William B. Tolman

William B. Tolman is an inorganic chemist whose laboratory works on synthesis and characterization of bioinorganic systems, organometallic reagents and polymers. He received his bachelor's degree in Chemistry from Wesleyan University in 1983, and then completed a Ph.D. program in Chemistry at the University of California, Berkeley by 1987 under the guidance of Professor K. Peter C. Vollhardt.[1][2] He previously was employed at the University of Minnesota as the Department Chair of Chemistry. Currently, he is the William Greenleaf Eliot Professor of Chemistry at Washington University in St. Louis. In addition to his faculty position, he is also the Editor and Chief of the ACS journal of Inorganic Chemistry.[3]

Copper-Oxygen Adducts

Tolman's work in the bioinorganic field focuses on Cu-O adducts, specifically copper proteins whose diverse, biological functions include: O2 transport, aromatic ring oxidations, biogenesis of hormones.[4] His work studies the potential of 1:1 Cu/O2 adducts as catalytic species, which have been known as transient intermediates for more commonly studied 2:1 and even 3:1 Cu/O2 molecules. These complexes, while kinetically favored in formation are thermodynamically unstable due to negative entropy values, thus making them more difficult to isolate.[4] Although, increasing ligand sizes on these 1:1 adducts did correlate with slower reaction rate constants; advantageous for isolating and studying these complexes.[3]

Furthermore, his work on high and mixed valent copper species including [CuOH]+2 and its conjugate base, [CuO]+ is also very notable. His work with [CuOH]+2 reveals a high reactivity with C-H and O-H bonds as compared to its conjugate acid pair.[3] This is of importance when trying to replicate biological mechanisms, such as copper-catalyzed oxidation in vitro.

His research has greatly contributed to the discovery and characterization of new biomimetic species. It is his goal to not only identify these compounds, but to comprehensively understand the intermediates and mechanisms with which they play crucial roles in facilitating. In the case of Cu/O2 adducts, realizing their biological role and function in copper containing enzymes can give rise to new insights on their biomimetic properties.[3]

Additionally, his lab is searching for alternative, synthetic oxidative catalysis. This includes designing biochemically-inspired synthetic catalysts as well as trying O2 as a candidate for controlled, in vitro oxidation. Due to high abundances and relatively strong stabilizing capabilities within biological reactions, iron and copper enzymes inspire biomimetic synthetic catalysts. Although these reactions perform with high accuracy and selectivity within the body, many challenges arise when working with O2 in vitro because of the undesired and potentially harmful side products that can be generated.[5]

Organometallic Catalysts

An example of his organometallic work includes Zn(II) and Fe(III) alkoxide catalysts, used to polymerize lactide (LA) into polylactide (PLA).[6][7] [4] PLA is of great interest because it is both biodegradable and a renewable resource.[6][8] While there are many well known catalysts available to synthesize PLA, not much is known about these mechanisms; proving problematic in designing new and efficient catalysts. In an attempt to resolve this, less structurally complex catalysts are being produced and characterized.[9] Tolman's research in accordance, provided that catalysts with lower coordination numbers have higher polymerization activities.[7] His Zn(II) alkoxide catalyst, as an example, produced PLA with a high molecular weight at a relatively fast rate.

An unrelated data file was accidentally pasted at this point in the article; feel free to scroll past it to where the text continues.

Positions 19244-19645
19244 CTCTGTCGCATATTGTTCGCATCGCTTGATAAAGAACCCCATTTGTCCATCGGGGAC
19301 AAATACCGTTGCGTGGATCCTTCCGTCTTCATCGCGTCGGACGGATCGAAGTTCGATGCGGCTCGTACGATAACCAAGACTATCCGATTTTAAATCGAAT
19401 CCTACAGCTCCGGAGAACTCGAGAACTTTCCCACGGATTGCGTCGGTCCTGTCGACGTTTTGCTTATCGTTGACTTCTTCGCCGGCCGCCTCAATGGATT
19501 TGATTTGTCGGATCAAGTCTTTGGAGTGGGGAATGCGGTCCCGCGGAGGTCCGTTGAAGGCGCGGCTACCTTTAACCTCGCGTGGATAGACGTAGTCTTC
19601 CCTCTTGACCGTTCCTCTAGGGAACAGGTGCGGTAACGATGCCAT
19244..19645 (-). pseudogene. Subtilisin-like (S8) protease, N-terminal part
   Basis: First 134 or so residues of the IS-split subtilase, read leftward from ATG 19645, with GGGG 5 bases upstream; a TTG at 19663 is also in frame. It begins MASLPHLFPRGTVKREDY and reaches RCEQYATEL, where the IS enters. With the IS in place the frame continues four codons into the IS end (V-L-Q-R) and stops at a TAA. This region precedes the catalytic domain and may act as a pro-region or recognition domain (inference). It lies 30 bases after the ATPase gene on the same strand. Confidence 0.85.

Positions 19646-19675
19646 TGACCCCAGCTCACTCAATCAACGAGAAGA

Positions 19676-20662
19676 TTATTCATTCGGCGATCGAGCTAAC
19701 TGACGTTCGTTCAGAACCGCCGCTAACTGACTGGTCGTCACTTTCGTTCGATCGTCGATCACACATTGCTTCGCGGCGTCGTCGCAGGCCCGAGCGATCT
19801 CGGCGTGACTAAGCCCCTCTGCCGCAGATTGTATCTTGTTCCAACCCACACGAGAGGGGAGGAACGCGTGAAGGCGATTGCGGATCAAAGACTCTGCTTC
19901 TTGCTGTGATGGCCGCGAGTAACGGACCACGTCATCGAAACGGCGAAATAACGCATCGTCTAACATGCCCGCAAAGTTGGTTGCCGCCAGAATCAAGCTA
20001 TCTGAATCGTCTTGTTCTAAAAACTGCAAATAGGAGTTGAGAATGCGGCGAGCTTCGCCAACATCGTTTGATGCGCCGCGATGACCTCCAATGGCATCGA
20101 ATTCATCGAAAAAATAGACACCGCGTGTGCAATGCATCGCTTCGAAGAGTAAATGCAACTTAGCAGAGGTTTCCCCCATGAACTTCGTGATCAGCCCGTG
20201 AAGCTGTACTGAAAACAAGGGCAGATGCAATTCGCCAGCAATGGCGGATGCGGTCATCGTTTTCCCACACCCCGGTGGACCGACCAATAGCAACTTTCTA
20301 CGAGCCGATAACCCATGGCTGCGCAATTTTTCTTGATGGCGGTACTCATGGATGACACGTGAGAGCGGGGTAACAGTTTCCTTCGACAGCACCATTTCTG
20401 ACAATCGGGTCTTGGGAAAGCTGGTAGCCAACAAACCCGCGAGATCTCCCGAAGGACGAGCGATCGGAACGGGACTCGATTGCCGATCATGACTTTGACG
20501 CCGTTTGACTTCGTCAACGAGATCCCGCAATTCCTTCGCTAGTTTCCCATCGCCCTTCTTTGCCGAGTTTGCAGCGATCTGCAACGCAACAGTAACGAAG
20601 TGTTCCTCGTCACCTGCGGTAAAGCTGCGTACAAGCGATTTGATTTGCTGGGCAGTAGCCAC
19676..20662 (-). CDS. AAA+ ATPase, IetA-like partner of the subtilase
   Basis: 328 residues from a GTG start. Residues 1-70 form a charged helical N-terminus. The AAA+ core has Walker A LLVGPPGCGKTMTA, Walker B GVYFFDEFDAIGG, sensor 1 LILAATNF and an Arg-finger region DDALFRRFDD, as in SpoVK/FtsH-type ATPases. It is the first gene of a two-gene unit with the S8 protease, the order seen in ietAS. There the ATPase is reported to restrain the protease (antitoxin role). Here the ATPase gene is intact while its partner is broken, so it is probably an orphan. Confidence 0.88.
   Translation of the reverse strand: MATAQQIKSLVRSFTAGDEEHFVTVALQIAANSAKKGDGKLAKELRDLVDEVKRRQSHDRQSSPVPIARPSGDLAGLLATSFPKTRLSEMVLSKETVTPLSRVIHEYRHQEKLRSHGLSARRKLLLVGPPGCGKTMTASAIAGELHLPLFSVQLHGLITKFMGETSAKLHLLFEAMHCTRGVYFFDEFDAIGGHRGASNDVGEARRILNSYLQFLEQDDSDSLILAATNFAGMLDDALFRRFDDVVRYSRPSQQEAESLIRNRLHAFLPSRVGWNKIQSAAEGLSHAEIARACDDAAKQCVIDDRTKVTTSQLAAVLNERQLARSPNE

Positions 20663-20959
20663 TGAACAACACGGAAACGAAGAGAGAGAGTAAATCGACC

1. Tolman, William B. (1997). "Making and Breaking the Dioxygen O−O Bond: New Insights from Studies of Synthetic Copper Complexes". Accounts of Chemical Research. 30 (6): 227–237. doi:10.1021/ar960052m.
  2. "Tolman Group Laboratory". www1.chem.umn.edu. Retrieved 2017-06-06.
  3. Elwell, Courtney E.; Gagnon, Nicole L.; Neisen, Benjamin D.; Dhar, Debanjan; Spaeth, Andrew D.; Yee, Gereon M.; Tolman, William B. (2017-02-08). "Copper–Oxygen Complexes Revisited: Structures, Spectroscopy, and Reactivity". Chemical Reviews. 117 (3): 2059–2107. doi:10.1021/acs.chemrev.6b00636. ISSN 0009-2665. PMC 5963733. PMID 28103018.
  4. Lewis, Elizabeth A.; Tolman, William B. (2004). "Reactivity of Dioxygen−Copper Systems". Chemical Reviews. 104 (2): 1047–1076. doi:10.1021/cr020633r. PMID 14871149.
  5. Que, Lawrence; Tolman, William B. (2008-09-18). "Biologically inspired oxidation catalysis". Nature. 455 (7211): 333–340. doi:10.1038/nature07371. ISSN 0028-0836. PMID 18800132.
  6. O'Keefe, Brendan J.; Breyfogle, Laurie E.; Hillmyer, Marc A.; Tolman, William B. (2002). "Mechanistic Comparison of Cyclic Ester Polymerizations by Novel Iron(III)−Alkoxide Complexes: Single vs Multiple Site Catalysis". Journal of the American Chemical Society. 124 (16): 4384–4393. doi:10.1021/ja012689t. PMID 11960467.
  7. Williams, Charlotte K.; Breyfogle, Laurie E.; Choi, Sun Kyung; Nam, Wonwoo; Young, Victor G.; Hillmyer, Marc A.; Tolman, William B. (2003). "A Highly Active Zinc Catalyst for the Controlled Polymerization of Lactide". Journal of the American Chemical Society. 125 (37): 11350–11359. doi:10.1021/ja0359512. PMID 16220958.
  8. Kuehner, Marcel. "Bioplastics - Study: Market, Analysis, Trends | Ceresana". www.ceresana.com. Retrieved 2017-06-06.
  9. O'Keefe, Brendan J.; Hillmyer, Marc A.; Tolman, William B. (2001-01-01). "Polymerization of lactide and related cyclic esters by discrete metal complexes". Journal of the Chemical Society, Dalton Transactions. 0 (15): 2215–2224. doi:10.1039/B104197P. ISSN 1364-5447.
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